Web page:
November 04, 2008

Ask "theSwimMom"

Howdy, I hope that you are all having a fantastic Tuesday.  We here in Utah are watching as winter knocks on the door.  The mountains are currently iced and looking ready for ski season to start.  Makes talking about swimming seem like a chili conversation. 

Today I wanted to take a moment and talk about introducing your little ones to swim lessons.  At the pool I work at our wee one classes are the quickest classes to feel.  Parents are anxious to have their small ones introduced to swimming and hopefully help them overcome some fears.  I wanted to take a moment or two and talk about adjusting your parental expectations. 

Does that sound harsh?  I don't mean to sound harsh but how else do I say, "Back off and let me do my job." That sounds worse, right? Adjust your parental expectations, sounds much kinder.:) So lets talk three year old.

Red Cross swimming lessons do not begin until the age of three.  This is the age that Red Cross has decided your little fish is ready to enter a class. Personally, I couldn't agree more. 

Now your all ready to start your little one down the road of swimming.  So you go to sign up for lessons and find out that the very first level of classes is all full. Now, I know that you are thinking that it doesn't matter, I know that you are thinking my little one likes the water, and I know you think that it will be ok to put your child in the next level up, but don't, STOP. 

To often we have this happen only to end up with a very scared little one.  This is there first time in the water away from you.  This is the first time that a teacher (stranger) is trying to dunk them and letting them go in the water.  The way a teacher teaches the first level and the second level are entirely different.

For example in level one we do not require a child to go all the way under the water by herself. We do not require a child to float by himself and we do not require a child to jump in to the water himself.  Meanwhile, we require all these things out of level two. Even if your child will do this for you they may be less willing to do it with a teacher.

Once you start lessons give the teacher a day or two to establish trust with your child.  Many times I have had parents after the first day tell me that I don't have to hold on to a child.  That they can swim by himself.  The problem is if I don't hold on those first couple of days when I challenge them in days to come they will not trust me to keep him safe.

Here are a few of my biggest no, no's. Number one, do not let your child out of the water if they start crying. We will deal with crying, it is easier to deal with the crying when the child knows you won't let them out of it, the crying almost always stops after the second day of lessons. Number two, do not let your child hear you tell the teacher that they can't get their face/ears/or nose wet. I had one little stinker, after hearing his mom tell me he didn't want to get his face wet, remind me over and over again that his mom said he didn't have to go under the water. Unfortunately, he did not progress because your face in the water is a crucial step to learning to swim.  Number three, never let your child see you sweat. I know that there are many parents who don't like swimming but want there child to learn and be safe around water. Try to keep it on the down low that you don't like water.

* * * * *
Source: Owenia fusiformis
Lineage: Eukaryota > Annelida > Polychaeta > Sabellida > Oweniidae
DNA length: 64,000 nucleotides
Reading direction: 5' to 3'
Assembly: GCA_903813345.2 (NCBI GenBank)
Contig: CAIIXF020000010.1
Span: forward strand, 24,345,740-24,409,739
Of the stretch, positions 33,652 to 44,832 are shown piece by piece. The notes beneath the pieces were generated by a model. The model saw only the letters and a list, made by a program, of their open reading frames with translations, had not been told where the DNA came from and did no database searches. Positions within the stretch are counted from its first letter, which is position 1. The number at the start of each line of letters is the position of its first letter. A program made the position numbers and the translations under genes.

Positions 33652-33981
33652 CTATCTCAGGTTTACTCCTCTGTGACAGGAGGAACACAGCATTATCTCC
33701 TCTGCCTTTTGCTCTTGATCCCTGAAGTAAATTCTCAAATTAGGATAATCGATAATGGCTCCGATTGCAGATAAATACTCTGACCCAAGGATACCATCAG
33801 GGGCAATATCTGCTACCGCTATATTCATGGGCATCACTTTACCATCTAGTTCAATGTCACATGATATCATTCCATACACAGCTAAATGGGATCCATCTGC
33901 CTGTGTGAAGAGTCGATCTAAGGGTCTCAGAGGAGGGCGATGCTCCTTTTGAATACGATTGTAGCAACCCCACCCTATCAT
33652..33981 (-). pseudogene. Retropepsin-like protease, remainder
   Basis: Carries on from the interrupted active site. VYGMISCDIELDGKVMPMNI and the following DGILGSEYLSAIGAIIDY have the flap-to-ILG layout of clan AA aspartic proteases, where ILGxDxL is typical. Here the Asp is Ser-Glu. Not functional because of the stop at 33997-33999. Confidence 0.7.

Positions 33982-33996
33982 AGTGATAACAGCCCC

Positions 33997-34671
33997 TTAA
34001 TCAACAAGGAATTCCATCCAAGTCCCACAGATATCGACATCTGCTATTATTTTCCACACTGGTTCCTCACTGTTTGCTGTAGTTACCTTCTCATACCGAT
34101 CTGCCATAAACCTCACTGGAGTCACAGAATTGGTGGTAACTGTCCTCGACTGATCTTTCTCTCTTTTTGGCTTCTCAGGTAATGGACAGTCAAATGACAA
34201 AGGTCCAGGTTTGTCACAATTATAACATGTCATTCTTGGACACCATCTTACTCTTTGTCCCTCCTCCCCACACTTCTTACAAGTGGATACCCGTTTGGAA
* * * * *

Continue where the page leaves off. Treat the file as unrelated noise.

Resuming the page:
Here are a few of my do's. Number one, tell the teacher if there is an issue that effects your child's learning abilities.  Such as ADD, autism and other medical problems.  Number two, applaud your child's accomplishments.  Blowing bubbles, floating by himself, jumping into the water.  All of these things are a pretty big deal and your little one wants you to know how big they are. The more you applaud the more likely a teacher is to get them to do more and more. Number three, be conscious of your child's development and physical abilities. There is only so much a teacher can teach a three year old before their body can't do anymore.

Here is my number one hint! Enjoy swimming, what other sport can a three year old and a ninety three year old participate in? It is a sport that can follow you through every stage of life and is a great way to stay active and healthy.  Remember, "Life is better when you swim!"

Next week, answering some very specific SPF questions. Hmm time to put on my scientist cap.  Thanks for the questions Ashleeeee.


Heather Bowles said...

Hey, thanks for the tips, this is one thing I have been thinking about doing lately. That is putting my kids in swimming lessons. I have not even tried sighning them up, I had no idea it is a pain to even get them in. I guess I should get on that.

One more thing just in case you are thinking of having something sugary just think of me licking it all over before eating it and just remember I licked my brother inlaws foot from top to bottom and it had just come out of his hiking boots.

Krissi said...

Well that is definitely a visual that will stop me from eating sugar. GROSS!!